You've made it halfway through another week. Congratulations! Reward yourself with some discount tech. Here you'll find savings on Android Police's fitness wearable of choice, the Fitbit Charge 3; the first-generation Echo Show; and an outdoor smart plug, among other things. Read More
If corporate patent litigation was a soap opera, it would be at once the most interesting and most snooze-inducing show on television. The latest twist comes from a three-year-old suit by Fujifilm against Motorola Mobility, which was still a Google company instead of a Lenovo one when the suit first started. Fuji alleged that Moto violated three camera patents and one wireless patent in its phones without licensing. A San Francisco court invalidated Fuji's claims on all but one of them, so Moto will have to pay for the privilege of one camera patent.
That corporate faux pas will cost Motorola (and by extension, Lenovo) $10.2 million USD, according to a report by Reuters. Read More
Our ancestors had to actually press buttons on their cameras like Neanderthals, but not us. Oh no, your finger doesn't have to anywhere near the shutter button when you have access to a remote shooting app like the one Fujifilm just released in Google Play. When paired with one of Fujifilm's newer cameras, you can manage all the action from your Android device.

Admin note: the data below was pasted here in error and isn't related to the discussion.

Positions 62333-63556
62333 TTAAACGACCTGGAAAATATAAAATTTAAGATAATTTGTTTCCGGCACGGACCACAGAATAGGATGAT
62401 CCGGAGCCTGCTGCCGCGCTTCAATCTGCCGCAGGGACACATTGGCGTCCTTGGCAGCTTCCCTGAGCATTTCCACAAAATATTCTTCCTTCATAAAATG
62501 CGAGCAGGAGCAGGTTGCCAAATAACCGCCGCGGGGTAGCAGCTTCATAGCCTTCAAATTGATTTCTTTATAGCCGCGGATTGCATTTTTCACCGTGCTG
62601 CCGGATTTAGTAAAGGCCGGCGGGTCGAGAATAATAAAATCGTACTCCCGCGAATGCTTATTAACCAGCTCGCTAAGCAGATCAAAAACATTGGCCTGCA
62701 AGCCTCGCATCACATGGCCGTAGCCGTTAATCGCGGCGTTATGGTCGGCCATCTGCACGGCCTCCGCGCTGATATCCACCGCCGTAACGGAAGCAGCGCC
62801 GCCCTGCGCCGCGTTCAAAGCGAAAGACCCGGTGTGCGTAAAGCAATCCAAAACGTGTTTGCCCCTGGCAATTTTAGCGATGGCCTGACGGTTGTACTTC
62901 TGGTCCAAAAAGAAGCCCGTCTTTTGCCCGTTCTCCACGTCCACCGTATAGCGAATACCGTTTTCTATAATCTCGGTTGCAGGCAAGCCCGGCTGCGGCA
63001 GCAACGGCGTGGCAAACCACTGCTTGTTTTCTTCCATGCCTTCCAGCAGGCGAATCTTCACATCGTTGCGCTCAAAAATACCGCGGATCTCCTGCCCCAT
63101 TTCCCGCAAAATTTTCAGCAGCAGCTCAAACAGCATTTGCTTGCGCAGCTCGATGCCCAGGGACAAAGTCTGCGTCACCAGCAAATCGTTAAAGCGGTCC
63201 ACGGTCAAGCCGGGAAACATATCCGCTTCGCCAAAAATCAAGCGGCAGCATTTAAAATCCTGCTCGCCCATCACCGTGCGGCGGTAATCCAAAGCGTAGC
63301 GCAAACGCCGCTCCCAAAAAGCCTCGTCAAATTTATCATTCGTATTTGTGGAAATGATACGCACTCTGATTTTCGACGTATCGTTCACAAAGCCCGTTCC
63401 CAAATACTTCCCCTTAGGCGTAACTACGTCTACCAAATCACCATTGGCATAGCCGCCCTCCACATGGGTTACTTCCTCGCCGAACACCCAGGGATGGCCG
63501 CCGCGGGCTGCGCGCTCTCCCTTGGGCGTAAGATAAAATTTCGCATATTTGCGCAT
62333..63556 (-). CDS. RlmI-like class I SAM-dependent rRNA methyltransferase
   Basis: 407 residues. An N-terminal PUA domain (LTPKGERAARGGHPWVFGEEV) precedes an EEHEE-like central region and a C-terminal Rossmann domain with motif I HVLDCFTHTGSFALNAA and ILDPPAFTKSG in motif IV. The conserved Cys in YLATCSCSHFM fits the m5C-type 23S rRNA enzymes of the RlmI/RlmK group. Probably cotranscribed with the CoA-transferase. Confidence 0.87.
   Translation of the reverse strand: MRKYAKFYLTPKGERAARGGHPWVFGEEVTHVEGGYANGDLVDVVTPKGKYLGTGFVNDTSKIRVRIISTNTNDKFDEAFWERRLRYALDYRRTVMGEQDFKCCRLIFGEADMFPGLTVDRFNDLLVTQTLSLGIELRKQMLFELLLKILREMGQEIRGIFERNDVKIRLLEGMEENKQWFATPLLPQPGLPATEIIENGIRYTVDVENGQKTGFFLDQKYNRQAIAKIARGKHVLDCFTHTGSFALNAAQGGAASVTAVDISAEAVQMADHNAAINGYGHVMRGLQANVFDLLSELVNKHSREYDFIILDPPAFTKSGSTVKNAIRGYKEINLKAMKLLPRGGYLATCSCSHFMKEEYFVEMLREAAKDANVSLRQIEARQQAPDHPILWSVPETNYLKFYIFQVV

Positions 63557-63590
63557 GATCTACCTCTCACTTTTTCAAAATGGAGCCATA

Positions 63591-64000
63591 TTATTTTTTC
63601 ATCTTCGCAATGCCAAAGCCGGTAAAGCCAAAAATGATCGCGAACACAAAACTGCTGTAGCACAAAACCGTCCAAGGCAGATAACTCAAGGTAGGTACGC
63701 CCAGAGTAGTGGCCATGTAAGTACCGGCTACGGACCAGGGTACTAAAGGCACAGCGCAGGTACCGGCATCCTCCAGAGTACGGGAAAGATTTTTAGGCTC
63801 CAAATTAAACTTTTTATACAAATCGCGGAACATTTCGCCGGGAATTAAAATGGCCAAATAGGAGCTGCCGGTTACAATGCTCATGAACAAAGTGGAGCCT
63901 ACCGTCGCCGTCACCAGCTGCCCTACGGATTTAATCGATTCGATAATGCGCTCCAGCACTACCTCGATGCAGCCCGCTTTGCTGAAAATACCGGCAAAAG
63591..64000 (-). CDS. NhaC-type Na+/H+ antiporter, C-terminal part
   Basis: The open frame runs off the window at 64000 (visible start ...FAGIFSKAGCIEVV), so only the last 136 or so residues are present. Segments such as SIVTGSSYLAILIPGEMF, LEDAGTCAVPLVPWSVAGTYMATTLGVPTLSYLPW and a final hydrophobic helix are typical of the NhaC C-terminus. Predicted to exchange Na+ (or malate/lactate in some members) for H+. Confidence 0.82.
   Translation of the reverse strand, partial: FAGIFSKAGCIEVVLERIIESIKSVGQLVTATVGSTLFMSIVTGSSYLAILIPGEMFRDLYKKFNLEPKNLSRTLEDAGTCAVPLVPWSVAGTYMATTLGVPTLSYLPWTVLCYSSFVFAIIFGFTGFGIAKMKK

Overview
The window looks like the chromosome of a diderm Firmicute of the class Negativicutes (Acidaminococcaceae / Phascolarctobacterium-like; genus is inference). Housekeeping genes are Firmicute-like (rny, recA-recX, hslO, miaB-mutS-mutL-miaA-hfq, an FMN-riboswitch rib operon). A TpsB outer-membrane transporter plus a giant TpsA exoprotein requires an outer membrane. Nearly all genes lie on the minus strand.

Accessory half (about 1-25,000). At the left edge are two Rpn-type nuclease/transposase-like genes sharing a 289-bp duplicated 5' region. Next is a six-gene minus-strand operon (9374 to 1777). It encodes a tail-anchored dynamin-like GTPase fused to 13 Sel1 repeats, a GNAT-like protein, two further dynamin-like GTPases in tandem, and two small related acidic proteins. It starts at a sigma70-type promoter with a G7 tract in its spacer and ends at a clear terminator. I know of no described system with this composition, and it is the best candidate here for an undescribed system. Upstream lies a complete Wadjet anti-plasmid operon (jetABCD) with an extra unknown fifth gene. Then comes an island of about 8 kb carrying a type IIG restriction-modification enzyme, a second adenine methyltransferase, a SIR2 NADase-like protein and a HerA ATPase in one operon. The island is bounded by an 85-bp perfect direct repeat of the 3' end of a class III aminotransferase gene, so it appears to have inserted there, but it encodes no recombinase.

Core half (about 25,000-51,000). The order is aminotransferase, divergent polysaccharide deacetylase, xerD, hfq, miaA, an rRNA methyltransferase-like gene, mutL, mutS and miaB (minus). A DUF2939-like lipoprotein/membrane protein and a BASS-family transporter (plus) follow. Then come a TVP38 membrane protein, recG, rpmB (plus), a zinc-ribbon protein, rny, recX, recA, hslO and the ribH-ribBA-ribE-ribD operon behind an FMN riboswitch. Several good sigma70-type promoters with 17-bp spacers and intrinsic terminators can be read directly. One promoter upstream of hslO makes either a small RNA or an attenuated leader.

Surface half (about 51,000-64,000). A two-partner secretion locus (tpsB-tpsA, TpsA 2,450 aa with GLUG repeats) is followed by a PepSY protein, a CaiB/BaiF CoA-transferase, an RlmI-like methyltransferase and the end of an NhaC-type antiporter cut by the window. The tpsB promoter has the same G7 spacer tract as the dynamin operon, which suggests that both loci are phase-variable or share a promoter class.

The app allows you to control shooting from the device, which is nice if you want to be in the picture fiddling with your phone instead of behind the camera. The app gives you access to modes, settings, and a live viewfinder feed. Read More
When you try to think of companies that have a motivation to sue over smartphone patents involving Android, Fujifilm may very well be close to the bottom of the list, but you'd be wrong. The company has recently filed a lawsuit against Google subsidiary Motorola Mobility for infringing four of its patents.
The brouhaha began back in April 2011 (for those counting, that's a solid four months before Google even announced its acquisition of the company). Fujifilm claims that several Motorola phones infringe on one or all of the following patents which include, in dramatically oversimplified terms for the layman: